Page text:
What is Cheating?

There are a variety of behaviors that may come under the heading of cheating:

  • Using other’s work or answers on examinations, tests, or quizzes
  • Copying material from a person, the Internet, a publication, or a group that provides pre-written papers (called web paper mills)
  • Making up or otherwise using inaccurate or false data, including citing made-up sources
  • Having someone else take an exam or test in one’s stead
  • Collaboration on an assignment that was meant to be completed by individuals
  • Using a cheat sheet, crib notes, or looking at another person’s work while taking an examination, test, or quiz
  • Getting an advance copy of an examination, test, or quiz from someone who has already taken it.
  • Helping or assisting someone else to do any of these things

How Many Teens Cheat?

In their biennial survey of high school students in 2004, the Josephson Institute of Ethics found that while 98% of the nearly 25,000 students said it is important to them to be a person of good character and 92% were satisfied with their ethics and character,

  • 35% had copied an internet document for a classroom assignment
  • 62% had cheated during a test at school
  • 83% had copied someone else’s homework at least once

A Rutgers’ Management Education Center national survey of 4,500 high school students, reported by CNN, found that about 50% of the respondents don’t think that copying questions and answers from a test is actually cheating.

Some Ways Cheating Occurs

  • Web paper mills whether they claim they are models or for instructional purposes or not) to use in homework or other schoolwork. Papers are obtained by purchase, or even by hiring someone to write a customized paper on a particular topic, or by trading a paper in and taking one out.
  • Free note/book summary sites provide information so that students can write term or research papers or essays for literature classes and others without actually having read the assigned material and done the work.
  • Reference and data base sites that are legitimate may be misused by students who copy and paste an authentic article meant for research and claim it as their own.
  • Cell phones with cameras or text messaging, PDAs (personal digital assistants), and calculators that have storage, can be used variously to copy or transmit information to others, or to bring forbidden material into the testing area¬†– substituting for less hi-tech crib sheets or cheat sheets written on paper.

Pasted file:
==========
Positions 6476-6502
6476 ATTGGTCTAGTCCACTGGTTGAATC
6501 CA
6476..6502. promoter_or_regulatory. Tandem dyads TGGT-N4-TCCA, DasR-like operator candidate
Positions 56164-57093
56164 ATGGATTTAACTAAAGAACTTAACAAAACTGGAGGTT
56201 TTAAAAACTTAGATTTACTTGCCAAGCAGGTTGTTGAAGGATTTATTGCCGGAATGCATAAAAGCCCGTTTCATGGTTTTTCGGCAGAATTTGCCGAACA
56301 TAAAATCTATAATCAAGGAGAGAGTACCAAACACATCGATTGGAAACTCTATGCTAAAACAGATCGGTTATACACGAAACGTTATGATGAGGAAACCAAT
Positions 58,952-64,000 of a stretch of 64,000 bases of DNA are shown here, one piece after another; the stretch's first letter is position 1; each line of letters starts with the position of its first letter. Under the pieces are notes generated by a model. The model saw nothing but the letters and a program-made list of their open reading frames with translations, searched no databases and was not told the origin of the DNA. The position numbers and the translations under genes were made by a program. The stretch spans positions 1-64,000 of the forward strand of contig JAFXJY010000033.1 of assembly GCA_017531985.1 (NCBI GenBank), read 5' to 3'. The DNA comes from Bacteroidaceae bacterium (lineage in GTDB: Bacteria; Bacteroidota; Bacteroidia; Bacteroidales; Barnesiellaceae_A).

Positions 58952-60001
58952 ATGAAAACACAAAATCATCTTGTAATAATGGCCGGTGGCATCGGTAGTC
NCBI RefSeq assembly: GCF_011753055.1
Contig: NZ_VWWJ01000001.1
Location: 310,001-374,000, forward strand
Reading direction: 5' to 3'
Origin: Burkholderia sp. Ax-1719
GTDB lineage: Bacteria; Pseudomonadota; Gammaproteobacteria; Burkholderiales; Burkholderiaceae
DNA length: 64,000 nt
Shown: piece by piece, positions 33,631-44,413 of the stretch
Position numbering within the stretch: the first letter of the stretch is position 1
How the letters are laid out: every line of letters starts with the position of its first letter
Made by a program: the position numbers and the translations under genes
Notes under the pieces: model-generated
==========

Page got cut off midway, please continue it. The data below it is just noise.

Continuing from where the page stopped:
Ways that Cheating Is Detected

Teachers may detect cheating simply from keeping their eyes and ears open and realizing when a student’s “voice” in his or her writing has suddenly undergone a major transformation. Catching students using various cheating methods during exams, is also simply a matter of eyes and ears.

For cheating that goes on outside of the teacher’s presence, the task of detection is different. In this case, Googling on a particular phrase in a student work, or using turnitin.com’s web-based system to evaluate papers also helps teachers to discover material that is substantially written by others and submitted as a student’s own.

Reducing Cheating

There are at least three ways that have been identified to reduce cheating.

  1. A zero tolerance policy, that is enforced.
  2. Diligent checking of student work by teachers. Turnitin reports that institutions that use it see major drops in plagiarism rates.
  3. A study by the South Dakota State University Cooperative Extension Service found that character education can change students attitudes toward a variety of behaviors, including reducing cheating on exams by 30%.

What is Cheating Sources

  1. wdcrobcolp01.ed.gov/CFAPPS/OIIA/communityupdate/searchpage5.cfm?mag_id=64
  2. archives.cnn.com/2002/fyi/teachers.ednews/04/05/highschool.cheating/index.html
  3. josephsoninstitute.org/Survey2004/2004reportcard_pressrelease.htm
  4. aacis.org/conferences/aacis_2005/To_Cheat_or_Not_to_Cheat.ppt
  5. turnitin.com/static/plagiarism.html